Deforestation in Brazil’s Amazon drops 34% in first half 2023
SAO PAULO, July 6 (Reuters) - Deforestation in Brazil's Amazon fell 34% in the first half of 2023, preliminary government data showed on Thursday, hitting its lowest level in four years as President Luiz Inacio Lula da Silva institutes tougher environmental policies.
Data produced by Brazil’s national space research agency Inpe indicated that 2,649 square km (1,023 square miles) of rainforest were cleared in the region in the half year, the lowest for the period since 2019.
But that’s an area more than three times the size of New York City, underscoring the challenge Lula faces to eliminate deforestation entirely.
“It’s very positive, but we continue to have very high levels of deforestation,” said Daniel Silva, an analyst at nonprofit WWF-Brasil.
Lula took office in January promising to end deforestation by 2030, after surging destruction under his predecessor, Jair Bolsonaro, who had slashed environmental protection efforts.
The former far-right leader had called for more farming and mining on protected lands, saying it would lift the region out of poverty.
Environment Minister Marina Silva said in a press briefing that the fall in deforestation was a direct result of the Lula government quickly ramping up resources for environmental enforcement.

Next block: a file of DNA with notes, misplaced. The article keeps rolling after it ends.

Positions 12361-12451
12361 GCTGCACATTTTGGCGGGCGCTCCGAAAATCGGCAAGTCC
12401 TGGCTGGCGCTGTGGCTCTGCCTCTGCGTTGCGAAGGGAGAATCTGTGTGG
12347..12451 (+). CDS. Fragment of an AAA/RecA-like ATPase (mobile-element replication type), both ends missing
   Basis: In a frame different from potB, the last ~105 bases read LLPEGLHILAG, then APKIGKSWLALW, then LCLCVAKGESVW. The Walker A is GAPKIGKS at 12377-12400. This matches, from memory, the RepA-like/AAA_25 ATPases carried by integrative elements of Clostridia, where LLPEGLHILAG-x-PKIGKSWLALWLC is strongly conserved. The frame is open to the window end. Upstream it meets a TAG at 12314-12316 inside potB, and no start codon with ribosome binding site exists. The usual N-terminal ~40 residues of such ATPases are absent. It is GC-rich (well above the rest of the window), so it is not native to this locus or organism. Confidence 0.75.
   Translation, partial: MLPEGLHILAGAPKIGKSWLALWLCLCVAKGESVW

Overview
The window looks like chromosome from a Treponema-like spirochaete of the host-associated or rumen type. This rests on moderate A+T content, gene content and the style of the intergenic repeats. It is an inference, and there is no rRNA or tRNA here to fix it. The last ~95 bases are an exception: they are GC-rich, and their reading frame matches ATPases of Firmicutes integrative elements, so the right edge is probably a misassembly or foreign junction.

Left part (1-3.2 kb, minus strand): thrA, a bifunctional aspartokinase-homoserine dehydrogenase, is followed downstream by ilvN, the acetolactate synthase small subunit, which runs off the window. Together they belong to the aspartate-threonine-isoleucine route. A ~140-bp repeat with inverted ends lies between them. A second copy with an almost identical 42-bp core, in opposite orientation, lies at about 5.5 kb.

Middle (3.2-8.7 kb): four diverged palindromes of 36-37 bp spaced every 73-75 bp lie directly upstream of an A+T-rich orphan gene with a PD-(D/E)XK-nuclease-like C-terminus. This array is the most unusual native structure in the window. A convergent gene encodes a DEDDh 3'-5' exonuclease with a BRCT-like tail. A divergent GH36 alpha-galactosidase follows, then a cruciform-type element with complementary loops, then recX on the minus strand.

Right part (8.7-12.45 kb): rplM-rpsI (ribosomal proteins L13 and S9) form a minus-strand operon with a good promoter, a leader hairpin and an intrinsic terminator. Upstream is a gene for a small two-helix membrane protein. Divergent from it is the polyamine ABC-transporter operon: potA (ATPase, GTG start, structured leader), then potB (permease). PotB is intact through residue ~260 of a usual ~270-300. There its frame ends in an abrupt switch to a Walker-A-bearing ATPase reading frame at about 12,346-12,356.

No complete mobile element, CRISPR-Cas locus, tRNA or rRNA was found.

“We are making every effort to ensure that (our anti-deforestation plan) is already in full swing. This is the result of our emergency efforts,” Silva said.
In June alone, Inpe satellite data showed deforestation totaled 663 sq km, down 41% from the same month a year ago.
Whether annual deforestation will show a decline remains unclear, as the annual peak in deforestation and fires from July to September lies ahead.
“July tends to have an explosion in deforestation,” said Joao Paulo Capobianco, Silva’s deputy at the Environment Ministry.
Last month, Brazil’s government unveiled its plans to meet Lula’s pledge to eliminate deforestation in the Amazon by 2030, using a long list of measures including strengthened law enforcement against environmental crimes and green economic development.
By Carolina Pulice and Jake Spring
(Reporting by Carolina Pulice and Jake Spring; Additional reporting by Gabriel Araujo; Editing by Sandra Maler)